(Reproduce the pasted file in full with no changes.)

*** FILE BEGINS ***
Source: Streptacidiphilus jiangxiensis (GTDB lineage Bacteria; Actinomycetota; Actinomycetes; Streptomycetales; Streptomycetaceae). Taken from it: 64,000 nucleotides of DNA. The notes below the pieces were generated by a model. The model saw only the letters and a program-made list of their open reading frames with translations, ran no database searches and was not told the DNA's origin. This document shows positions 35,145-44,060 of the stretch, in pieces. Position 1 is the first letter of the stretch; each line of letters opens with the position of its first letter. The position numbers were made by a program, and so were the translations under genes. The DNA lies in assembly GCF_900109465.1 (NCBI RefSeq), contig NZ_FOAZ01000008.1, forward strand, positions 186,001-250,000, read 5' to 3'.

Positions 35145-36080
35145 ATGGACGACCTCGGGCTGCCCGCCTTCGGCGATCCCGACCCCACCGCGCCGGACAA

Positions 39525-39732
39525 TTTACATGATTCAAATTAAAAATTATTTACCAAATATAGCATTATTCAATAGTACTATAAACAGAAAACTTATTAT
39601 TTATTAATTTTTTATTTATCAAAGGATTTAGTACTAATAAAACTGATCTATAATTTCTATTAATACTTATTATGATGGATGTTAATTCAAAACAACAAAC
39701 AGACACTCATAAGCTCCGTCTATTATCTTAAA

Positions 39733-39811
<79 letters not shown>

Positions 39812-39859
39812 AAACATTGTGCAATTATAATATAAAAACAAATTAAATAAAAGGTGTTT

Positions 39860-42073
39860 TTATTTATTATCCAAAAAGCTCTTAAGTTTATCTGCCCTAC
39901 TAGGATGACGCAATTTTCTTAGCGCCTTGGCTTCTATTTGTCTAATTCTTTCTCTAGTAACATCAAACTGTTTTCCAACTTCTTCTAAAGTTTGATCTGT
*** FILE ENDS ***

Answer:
Source: Streptacidiphilus jiangxiensis (GTDB lineage Bacteria; Actinomycetota; Actinomycetes; Streptomycetales; Streptomycetaceae). Taken from it: 64,000 nucleotides of DNA. The notes below the pieces were generated by a model. The model saw only the letters and a program-made list of their open reading frames with translations, ran no database searches and was not told the DNA's origin. This document shows positions 35,145-44,060 of the stretch, in pieces. Position 1 is the first letter of the stretch; each line of letters opens with the position of its first letter. The position numbers were made by a program, and so were the translations under genes. The DNA lies in assembly GCF_900109465.1 (NCBI RefSeq), contig NZ_FOAZ01000008.1, forward strand, positions 186,001-250,000, read 5' to 3'.

Positions 35145-36080
35145 ATGGACGACCTCGGGCTGCCCGCCTTCGGCGATCCCGACCCCACCGCGCCGGACAA

Positions 39525-39732
39525 TTTACATGATTCAAATTAAAAATTATTTACCAAATATAGCATTATTCAATAGTACTATAAACAGAAAACTTATTAT
39601 TTATTAATTTTTTATTTATCAAAGGATTTAGTACTAATAAAACTGATCTATAATTTCTATTAATACTTATTATGATGGATGTTAATTCAAAACAACAAAC
39701 AGACACTCATAAGCTCCGTCTATTATCTTAAA

Positions 39733-39811
<79 letters not shown>

Positions 39812-39859
39812 AAACATTGTGCAATTATAATATAAAAACAAATTAAATAAAAGGTGTTT

Positions 39860-42073
39860 TTATTTATTATCCAAAAAGCTCTTAAGTTTATCTGCCCTAC
39901 TAGGATGACGCAATTTTCTTAGCGCCTTGGCTTCTATTTGTCTAATTCTTTCTCTAGTAACATCAAACTGTTTTCCAACTTCTTCTAAAGTTTGATCTGT